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J Mol Biol. 1997 Aug 22;271(3):405-16.

Chloride and proton transport in bacteriorhodopsin mutant D85T: different modes of ion translocation in a retinal protein.

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Max-Planck-Institut für Biochemie, Martinsried, D82152, Germany.


Replacement of aspartate 85 (D85) in bacteriorhodopsin (BR) by threonine but not be asparagine creates at pH<7 an anion-binding site in the molecular similar to that in chloride pump halorhodopsin. Binding of various anions to BR-D85T causes a blue shift of the absorption maximum by maximally 57 nm. Connected to this color change is a change in the absorption difference spectrum of the initial state and the longest living photo intermediate from a positive difference maximum at 460 nm in the absence of transported anions to one at 630 nm in their presence. Increasing anion concentration cause decreasing decay times of this intermediate. At physiological pH, BR-D85T but not BR-D85N transports chloride ions inward in green light, protons outward in blue or green light and protons inward in white light (directions refer to the intact cell). The proton movements are observable also in BR-D85N. Thus, creation of an anion-binding site in BR is responsible for chloride transport and introduction of anion-dependent spectroscopic properties at physiological pH. The different transport modes are explained with the help of the recently proposed IST model, which states that after light-induced isomerization of the retinal an ion transfer step and an accessibility change of the active site follow. The latter two steps occur independently. In order to complete the cyclic event, the accessibility change, ion transfer and isomerization state have to be reversed. The relative rates of accessibility changes and ion transfer steps define ultimately the vectoriality of ion transfers. All transport modes described here for the same molecule can satisfactorily be described in the framework of this general concept.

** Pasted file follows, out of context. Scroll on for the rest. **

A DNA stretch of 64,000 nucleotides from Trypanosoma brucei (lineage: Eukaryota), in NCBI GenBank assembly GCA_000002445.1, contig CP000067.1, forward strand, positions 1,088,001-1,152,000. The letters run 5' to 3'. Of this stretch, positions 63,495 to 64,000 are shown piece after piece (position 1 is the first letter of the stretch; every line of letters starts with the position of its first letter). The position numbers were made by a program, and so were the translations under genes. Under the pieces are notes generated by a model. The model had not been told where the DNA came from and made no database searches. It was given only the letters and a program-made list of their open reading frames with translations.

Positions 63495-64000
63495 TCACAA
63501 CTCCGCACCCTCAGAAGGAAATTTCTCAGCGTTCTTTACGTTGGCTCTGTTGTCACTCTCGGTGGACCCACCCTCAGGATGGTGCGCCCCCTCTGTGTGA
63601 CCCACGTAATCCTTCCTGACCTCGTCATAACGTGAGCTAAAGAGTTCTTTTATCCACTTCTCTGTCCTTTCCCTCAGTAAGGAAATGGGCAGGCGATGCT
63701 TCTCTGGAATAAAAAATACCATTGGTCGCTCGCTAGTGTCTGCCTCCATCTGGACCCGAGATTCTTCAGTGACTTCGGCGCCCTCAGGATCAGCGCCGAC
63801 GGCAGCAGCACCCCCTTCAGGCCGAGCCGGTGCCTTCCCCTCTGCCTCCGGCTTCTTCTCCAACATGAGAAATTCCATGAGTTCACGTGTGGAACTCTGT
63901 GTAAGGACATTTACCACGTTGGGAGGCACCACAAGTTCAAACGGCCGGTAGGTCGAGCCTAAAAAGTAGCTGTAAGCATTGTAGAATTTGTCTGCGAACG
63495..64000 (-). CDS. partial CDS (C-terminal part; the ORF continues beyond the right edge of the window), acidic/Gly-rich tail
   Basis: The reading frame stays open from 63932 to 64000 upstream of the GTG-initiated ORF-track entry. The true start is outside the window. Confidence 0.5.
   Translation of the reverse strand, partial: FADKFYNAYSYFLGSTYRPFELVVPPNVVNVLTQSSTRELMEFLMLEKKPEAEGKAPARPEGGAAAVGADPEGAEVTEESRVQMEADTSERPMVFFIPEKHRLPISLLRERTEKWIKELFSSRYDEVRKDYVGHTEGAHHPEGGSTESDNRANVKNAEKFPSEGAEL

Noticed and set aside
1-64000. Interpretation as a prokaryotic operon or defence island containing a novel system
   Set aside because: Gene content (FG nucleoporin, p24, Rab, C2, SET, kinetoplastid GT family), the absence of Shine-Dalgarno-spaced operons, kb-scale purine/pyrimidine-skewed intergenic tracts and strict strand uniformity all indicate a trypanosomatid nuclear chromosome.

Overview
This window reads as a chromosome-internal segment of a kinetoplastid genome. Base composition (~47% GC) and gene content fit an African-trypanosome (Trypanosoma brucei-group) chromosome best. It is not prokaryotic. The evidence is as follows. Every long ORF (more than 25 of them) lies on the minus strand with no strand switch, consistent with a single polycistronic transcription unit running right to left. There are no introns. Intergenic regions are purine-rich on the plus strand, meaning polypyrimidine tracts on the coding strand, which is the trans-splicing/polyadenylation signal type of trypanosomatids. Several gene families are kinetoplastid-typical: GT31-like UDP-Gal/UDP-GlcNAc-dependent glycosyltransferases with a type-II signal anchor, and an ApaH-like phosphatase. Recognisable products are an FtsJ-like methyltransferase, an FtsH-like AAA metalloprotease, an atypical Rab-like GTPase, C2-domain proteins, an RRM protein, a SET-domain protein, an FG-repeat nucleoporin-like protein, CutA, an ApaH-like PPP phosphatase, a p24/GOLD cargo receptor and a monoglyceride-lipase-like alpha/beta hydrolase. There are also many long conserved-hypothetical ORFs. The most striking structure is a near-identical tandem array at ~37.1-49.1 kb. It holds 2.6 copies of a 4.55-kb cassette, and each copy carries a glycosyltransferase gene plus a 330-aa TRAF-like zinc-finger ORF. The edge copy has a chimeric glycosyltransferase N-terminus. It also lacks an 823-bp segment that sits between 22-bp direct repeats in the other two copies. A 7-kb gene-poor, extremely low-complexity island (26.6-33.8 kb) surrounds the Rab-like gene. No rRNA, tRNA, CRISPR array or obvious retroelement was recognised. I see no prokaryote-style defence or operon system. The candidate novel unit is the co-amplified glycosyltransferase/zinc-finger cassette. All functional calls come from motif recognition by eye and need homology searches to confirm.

[Indexed for MEDLINE]

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